When DID Orwell start a diary?

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1954
Kenneth Williams,
actor and writer

‘It seems almost incredible to me now, that I have come through 6 weeks of this kind of purgatory. I am genuinely perplexed as to how I have come through it. A team of people for whom I have practically no affection whatsoever. Plays so wretched that I blush to think I’ve helped to propagate them: and a kind of acting which is so dirty that I mentally vomit. This lesson has been learned. Proximity with such muck is dangerous. It is also futile artistically. One achieves nothing. One is in danger of losing everything. How right everyone was in London! What a fool I was to venture near such crap!’

Carry on carping

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is the world's greatest online anthology of diary extracts. It is presented in the same way as popular books like The Assassin’s Cloak and The Faber Book of Diaries, i.e. by calendar day, but contains more, and many longer, extracts than is possible in published books. Moreover, for each quoted extract there’s a link to a Diary Review article with some or all of the following: further extracts, biographical information, contexts, a portrait, and links to online sources/etexts. Furthermore, new extracts are added on a regular basis.

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Notes and Cautions
In general, these diary extracts are quoted as given in the published (book or online) source referred to in the reference articles. Each extract may be all, a large part of, or a small part of the complete entry for that day. I have tried to indicate where text has been removed from within a quote by the use of trailing dots in square bracket.

For any other use of these diary extracts other than browsing please refer to the original sources.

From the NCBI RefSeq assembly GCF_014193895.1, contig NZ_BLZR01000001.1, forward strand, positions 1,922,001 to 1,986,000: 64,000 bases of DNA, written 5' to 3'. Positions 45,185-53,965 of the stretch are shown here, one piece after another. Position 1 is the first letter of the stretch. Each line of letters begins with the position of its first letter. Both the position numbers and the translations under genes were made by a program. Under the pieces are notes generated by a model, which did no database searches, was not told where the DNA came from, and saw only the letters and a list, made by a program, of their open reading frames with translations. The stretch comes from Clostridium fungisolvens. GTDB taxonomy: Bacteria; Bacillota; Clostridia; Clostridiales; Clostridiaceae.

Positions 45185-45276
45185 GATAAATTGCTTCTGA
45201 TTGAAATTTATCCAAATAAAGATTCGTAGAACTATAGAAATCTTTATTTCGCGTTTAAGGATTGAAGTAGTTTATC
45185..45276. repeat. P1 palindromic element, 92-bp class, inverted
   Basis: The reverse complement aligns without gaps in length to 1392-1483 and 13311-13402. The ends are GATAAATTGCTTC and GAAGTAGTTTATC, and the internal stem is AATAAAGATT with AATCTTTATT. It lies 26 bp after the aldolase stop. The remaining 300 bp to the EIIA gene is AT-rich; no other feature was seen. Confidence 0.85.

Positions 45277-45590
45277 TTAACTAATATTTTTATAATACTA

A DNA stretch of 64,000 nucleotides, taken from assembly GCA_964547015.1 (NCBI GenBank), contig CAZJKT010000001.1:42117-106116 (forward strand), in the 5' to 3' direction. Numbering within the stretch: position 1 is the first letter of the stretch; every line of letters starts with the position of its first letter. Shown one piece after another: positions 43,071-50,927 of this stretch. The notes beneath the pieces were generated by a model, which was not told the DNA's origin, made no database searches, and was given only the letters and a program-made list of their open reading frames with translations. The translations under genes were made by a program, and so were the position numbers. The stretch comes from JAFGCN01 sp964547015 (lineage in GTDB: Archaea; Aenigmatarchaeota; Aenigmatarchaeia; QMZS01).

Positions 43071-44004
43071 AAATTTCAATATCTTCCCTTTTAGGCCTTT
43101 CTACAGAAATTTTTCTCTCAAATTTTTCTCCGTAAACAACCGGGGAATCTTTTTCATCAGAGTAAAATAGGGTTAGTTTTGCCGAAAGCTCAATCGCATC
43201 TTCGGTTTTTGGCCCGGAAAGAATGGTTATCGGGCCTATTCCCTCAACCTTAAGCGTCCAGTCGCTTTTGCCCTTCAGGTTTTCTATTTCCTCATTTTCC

Any author, publisher or other copyright holder who takes the view that I am unacceptably breaching their copyright please let me know. I have tried to remain sensitive to copyright rules (using far fewer quotes, for example, when a book, by an author still alive, remains in print and popular), but it is not practical for me to seek authorisation for every quote and article, since I maintain these websites without any funding or advertis-ing. I take the view that publicity for the source books is a quid pro quo for my use of the extracts, but I am more than happy to remove the extracts if asked.

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The Diary Junction is one of those wonderful privately maintained public resources for which the Internet is justly celebrated: a database of information about celebrated and obscure diaries[over 500] from all historical periods, with referrals to the dates the diaries cover, where the originals are held and bibliographic information on published versions.’ Laura Miller, Salon

The Diary Review, hosted by Blogger, publishes magazine-style articles on diaries and diarists, usually several every week. The blog has been publishing for over five years, and is the secondary source for the diary extracts in this online anthology.